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Native Protesters Shine A Light On St. Augustine’s Complicated History

Thousands of tourists flocked to St. Augustine this week to celebrate the founding of America’s oldest city. But one group at the ceremonies was calling for an end to the revelry. Indigenous protesters say the anniversary is a painful memory that’s too often forgotten by the masses.

Against a backdrop of canon fire, Bobby C. Billie’s walking stick clicked against the historic stones of the Castillo de San Marcos as he approached the entrance Sunday morning. He was having a conversation with Ceco Osceola in their native tongue.

The two Native American activists were among about 30 protesters in St. Augustine that morning.

“We’re asking the government to tear down the fort and then invite indigenous people to build and structure what was there before. And then we can celebrate," Billie said. "Otherwise there’s no celebration.” 

They unfurled a flag of the Original Miccosukee Simanolee Nation, a federally unrecognized tribe for which Billie serves as spiritual leader.

Billie said the arrival of St. Augustine founder Pedro Menendez marked the death of his people’s way of life.

Ceco Osceola takes that sentiment a step further.

“I mean, if somebody comes around and says, ‘Hey, why don’t we make a party out of the whole year for Hitler?’ Are they going to jump in the boat? How about Bin Laden?” he said.

Osceola said the city’s celebration is at best tone-deaf, if not a complete whitewash of native history.

But St. Augustine Mayor Nancy Shaver disagrees.

She said the city isn't celebrating Menendez per se, rather the event is meant to celebrate the area’s rich history of being a cultural melting pot.

“This is not telling St. Augustine’s entire story," Shaver said. "This is the 450th, the founding of truly a European settlement. Founding European settlements in this country was never pretty.”

Director of the commemoration, Dana Ste. Claire, said native history is featured prominently at the city’s visitor center.

“If you go to the Tapestry exhibition, the 4,000-square-foot signature exhibition for the 450th at the visitor information center, Native American culture is a huge component of the story,” he said.

Many tourists started their day with a guided tour of that exhibit before venturing into the hot Florida sun.

Among them was Gainesville retiree Clayton Kallman. He said it seems like there were a few pieces missing.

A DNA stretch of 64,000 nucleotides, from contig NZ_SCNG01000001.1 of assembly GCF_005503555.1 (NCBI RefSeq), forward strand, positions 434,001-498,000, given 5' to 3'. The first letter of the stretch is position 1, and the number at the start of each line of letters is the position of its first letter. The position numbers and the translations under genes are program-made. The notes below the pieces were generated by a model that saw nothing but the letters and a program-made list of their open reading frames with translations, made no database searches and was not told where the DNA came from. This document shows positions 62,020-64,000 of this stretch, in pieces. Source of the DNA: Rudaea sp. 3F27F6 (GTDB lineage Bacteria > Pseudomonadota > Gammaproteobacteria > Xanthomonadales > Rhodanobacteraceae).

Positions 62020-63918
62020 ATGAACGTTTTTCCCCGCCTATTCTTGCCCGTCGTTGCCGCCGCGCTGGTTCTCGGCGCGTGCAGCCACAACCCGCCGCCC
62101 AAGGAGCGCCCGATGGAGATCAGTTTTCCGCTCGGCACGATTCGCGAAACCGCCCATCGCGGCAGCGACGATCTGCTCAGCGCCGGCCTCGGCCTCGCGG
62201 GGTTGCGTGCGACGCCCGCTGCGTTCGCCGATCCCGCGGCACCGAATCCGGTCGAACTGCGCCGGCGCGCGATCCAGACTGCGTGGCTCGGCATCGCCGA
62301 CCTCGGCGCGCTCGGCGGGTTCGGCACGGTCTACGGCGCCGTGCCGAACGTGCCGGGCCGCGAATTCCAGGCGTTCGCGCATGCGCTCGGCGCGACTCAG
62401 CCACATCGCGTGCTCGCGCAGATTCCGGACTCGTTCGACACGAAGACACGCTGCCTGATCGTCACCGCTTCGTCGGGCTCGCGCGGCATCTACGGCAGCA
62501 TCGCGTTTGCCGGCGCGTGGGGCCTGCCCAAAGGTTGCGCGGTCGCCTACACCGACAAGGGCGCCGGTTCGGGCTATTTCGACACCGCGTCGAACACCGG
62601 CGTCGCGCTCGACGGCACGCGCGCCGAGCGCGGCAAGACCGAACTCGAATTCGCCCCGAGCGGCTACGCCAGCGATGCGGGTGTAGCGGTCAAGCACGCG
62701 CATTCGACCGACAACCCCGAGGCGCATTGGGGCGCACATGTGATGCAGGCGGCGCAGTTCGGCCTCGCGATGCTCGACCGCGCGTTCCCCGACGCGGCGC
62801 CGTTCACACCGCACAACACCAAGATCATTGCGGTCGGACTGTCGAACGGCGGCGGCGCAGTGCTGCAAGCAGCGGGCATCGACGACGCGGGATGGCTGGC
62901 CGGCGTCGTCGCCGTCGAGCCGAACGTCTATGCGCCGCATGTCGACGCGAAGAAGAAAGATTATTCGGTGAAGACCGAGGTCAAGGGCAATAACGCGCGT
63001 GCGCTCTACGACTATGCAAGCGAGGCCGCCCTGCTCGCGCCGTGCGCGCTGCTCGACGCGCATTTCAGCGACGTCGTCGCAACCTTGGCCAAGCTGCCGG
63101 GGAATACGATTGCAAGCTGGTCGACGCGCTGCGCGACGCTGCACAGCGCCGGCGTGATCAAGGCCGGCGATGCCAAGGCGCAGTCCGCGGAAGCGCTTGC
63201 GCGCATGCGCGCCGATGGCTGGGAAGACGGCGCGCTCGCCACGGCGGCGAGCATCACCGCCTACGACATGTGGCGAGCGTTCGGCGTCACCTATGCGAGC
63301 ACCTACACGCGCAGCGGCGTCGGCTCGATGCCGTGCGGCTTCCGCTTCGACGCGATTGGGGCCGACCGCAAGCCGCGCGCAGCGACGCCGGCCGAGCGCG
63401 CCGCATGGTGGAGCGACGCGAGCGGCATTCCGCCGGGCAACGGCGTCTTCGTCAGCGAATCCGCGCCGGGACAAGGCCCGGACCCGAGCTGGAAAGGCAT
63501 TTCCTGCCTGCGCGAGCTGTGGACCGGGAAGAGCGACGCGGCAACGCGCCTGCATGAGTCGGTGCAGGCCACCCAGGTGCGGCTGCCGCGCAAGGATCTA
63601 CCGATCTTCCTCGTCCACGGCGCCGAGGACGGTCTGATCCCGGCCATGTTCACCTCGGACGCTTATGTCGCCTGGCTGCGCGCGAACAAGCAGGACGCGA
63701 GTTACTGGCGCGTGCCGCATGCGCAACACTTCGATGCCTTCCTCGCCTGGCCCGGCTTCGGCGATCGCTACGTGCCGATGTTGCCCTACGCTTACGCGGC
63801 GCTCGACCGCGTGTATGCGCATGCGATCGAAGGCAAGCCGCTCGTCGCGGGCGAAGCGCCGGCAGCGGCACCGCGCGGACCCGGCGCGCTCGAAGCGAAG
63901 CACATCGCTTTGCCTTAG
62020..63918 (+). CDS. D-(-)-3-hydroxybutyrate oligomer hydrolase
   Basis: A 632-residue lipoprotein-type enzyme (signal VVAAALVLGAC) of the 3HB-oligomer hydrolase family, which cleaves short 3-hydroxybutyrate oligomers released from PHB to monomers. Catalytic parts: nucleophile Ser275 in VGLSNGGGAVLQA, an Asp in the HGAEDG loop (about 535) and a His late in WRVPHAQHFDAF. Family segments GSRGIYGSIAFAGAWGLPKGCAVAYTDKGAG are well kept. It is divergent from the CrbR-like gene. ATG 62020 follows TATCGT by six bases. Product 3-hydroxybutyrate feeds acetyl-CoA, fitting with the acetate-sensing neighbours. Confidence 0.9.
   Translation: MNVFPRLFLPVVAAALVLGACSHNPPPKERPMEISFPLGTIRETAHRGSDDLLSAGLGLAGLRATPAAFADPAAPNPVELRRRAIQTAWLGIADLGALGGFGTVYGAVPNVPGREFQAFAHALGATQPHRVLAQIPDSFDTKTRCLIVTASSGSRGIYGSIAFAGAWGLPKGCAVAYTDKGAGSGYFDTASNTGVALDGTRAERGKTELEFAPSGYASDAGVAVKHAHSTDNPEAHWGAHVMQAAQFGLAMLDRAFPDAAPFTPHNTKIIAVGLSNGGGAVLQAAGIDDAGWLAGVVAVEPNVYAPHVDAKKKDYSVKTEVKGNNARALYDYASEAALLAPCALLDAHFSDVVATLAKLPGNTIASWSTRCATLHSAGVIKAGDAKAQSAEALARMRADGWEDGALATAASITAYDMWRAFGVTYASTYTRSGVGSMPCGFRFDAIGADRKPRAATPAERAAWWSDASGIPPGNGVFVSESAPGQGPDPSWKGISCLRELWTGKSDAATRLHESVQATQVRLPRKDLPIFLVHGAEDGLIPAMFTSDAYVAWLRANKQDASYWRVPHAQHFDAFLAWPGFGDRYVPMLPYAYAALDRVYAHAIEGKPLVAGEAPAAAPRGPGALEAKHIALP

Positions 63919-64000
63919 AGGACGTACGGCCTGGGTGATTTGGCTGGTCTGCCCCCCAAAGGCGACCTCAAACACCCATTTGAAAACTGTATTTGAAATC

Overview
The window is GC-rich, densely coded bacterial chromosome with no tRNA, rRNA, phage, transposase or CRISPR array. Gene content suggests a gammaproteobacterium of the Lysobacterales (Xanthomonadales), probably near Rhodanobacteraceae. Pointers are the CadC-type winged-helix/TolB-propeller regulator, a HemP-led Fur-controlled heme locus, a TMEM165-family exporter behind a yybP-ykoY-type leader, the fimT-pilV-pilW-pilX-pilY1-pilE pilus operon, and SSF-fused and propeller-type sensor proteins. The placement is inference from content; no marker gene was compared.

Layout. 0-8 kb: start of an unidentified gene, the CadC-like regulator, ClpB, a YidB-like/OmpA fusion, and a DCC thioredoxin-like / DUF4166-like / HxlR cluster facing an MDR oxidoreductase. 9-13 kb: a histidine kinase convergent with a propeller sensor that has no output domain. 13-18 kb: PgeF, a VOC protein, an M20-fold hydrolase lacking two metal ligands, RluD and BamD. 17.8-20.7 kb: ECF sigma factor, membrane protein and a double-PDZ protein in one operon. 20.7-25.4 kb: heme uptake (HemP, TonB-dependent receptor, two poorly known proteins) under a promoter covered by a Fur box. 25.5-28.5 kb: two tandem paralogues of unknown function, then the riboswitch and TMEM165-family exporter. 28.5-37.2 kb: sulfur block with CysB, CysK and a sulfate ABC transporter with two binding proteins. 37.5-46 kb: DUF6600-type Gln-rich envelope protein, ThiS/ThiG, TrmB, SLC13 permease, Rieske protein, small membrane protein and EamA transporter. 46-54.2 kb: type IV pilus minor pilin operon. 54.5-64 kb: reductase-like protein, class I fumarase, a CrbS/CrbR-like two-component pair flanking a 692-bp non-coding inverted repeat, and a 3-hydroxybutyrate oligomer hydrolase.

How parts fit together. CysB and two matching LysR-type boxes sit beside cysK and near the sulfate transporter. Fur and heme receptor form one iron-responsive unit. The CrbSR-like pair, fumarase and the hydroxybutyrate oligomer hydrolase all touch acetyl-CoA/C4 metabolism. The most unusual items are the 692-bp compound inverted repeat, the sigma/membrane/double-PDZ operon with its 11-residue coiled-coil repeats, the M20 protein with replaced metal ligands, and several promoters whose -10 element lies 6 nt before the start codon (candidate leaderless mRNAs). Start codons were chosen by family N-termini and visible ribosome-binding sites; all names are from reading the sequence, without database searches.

“There’s not very much specificity," he said. "The Timucuans are sort of there. I was interested to see how the Timucuans greeted the Spanish with open arms."

Kallman said it wasn't clear what exactly happened to those natives who initially met Menendez’s fleet.

Flagler College historian and professor of religion Timothy Johnson says the reason for that is twofold; First, it’s uncomfortable for city officials to deal with a checkered past, and there’s an overemphasis on myth and legend.

He said the true history of St. Augustine lies somewhere between the city’s sanitized version and the protesters’ purely negative one.

“There are any number of cases, certainly, where Native Americans were treated horribly, but to say that was the absolute and universal policy within the first Spanish period is really quite contrary to the actual historical facts,” Johnson said.

In the case of Menendez, Johnson said he and the natives lived in relative peace for a time, but it’s also true relations deteriorated after some of his men killed a group of Timucuan chiefs years later.

“To change the narrative takes a long, long time, and it starts by, first of all, rediscovering the sources that we’re starting to do. Retell the stories of these peoples whose voices, up to now, have not been heard,” Johnson said.

He suggests including more native-centric stories at all levels of education.

On Tuesday, six protesters were arrested for disrupting a reenactment of the landing of Pedro Menendez in St. Augustine.

The city has more events and reenactments planned for the remainder of the month, including a visit from Spanish royalty and the commemoration of the first mustered militia troops in the continental U.S. on Wednesday, Sept. 16.